The Monarch Monitoring Project is a long-term study on monarch migration through Cape May, NJ. It is a part of the New Jersey Audubon Research Department, and closely affiliated with the Cape May Bird Observatory.

Friday, October 11, 2013

Where do the monarchs go when it rains?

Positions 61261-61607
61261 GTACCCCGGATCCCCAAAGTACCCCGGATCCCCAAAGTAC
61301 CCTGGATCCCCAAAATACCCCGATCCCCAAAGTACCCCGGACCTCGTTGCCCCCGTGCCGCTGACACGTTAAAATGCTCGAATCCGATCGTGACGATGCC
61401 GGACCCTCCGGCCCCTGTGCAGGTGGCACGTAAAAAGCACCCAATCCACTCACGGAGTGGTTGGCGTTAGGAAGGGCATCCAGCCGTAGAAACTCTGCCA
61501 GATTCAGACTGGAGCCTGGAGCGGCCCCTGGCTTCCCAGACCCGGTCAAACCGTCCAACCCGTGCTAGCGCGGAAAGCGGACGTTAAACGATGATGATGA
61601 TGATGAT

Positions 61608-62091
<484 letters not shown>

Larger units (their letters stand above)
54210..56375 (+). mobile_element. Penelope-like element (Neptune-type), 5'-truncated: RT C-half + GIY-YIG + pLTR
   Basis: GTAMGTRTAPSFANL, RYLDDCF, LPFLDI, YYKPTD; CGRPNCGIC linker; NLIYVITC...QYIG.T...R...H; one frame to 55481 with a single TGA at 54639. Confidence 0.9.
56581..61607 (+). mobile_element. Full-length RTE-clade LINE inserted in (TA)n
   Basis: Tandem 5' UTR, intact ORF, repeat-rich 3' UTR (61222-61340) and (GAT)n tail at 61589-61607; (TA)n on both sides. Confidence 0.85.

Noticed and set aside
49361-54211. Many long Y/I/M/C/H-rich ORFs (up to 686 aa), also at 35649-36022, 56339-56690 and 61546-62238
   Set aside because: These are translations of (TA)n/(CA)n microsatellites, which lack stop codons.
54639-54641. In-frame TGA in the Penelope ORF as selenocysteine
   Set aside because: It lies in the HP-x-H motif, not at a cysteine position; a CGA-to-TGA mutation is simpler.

It's been raining quite a bit the past few days, and our census numbers seem to be sparse when it's raining. So where do all the monarchs disappear to when it rains? Today I witnessed the answer for myself. While doing the noon census count, halfway through the route, the rain stopped and the sun started to come out. The dune line of Cape May Point came to life as monarchs emerged from the pines and shrubs, and splashes of orange fluttered across the road. When the rain stops, even for short spurts, the monarchs (and other butterflies) emerge from sheltered areas they have been hiding in, and dash out to feed on nectar which is a crucial source of energy for them to store as they prepare for Mexico. Many of the monarchs in Cape May were not born here; they are only making a pit stop after coming from more northern locations. Past tagging recoveries have taught us that monarchs tend to travel along the coastline down towards Florida, where they will then follow the panhandle and western coast along the Gulf of Mexico, heading right towards their destination. When weather conditions are poor for traveling, the monarchs seek protection and find the closest shelter they can. Sturdy plants and trees; especially pines, provide good shelter and a sturdy grip for their double-hooked feet to grasp onto until weather conditions are favorable again. If you're in Cape May for the weekend, don't lose hope on seeing monarchs, just remember to keep your eyes out for them for short spurts once the showers stop and a little bit of sun breaks through. Have a good weekend :)


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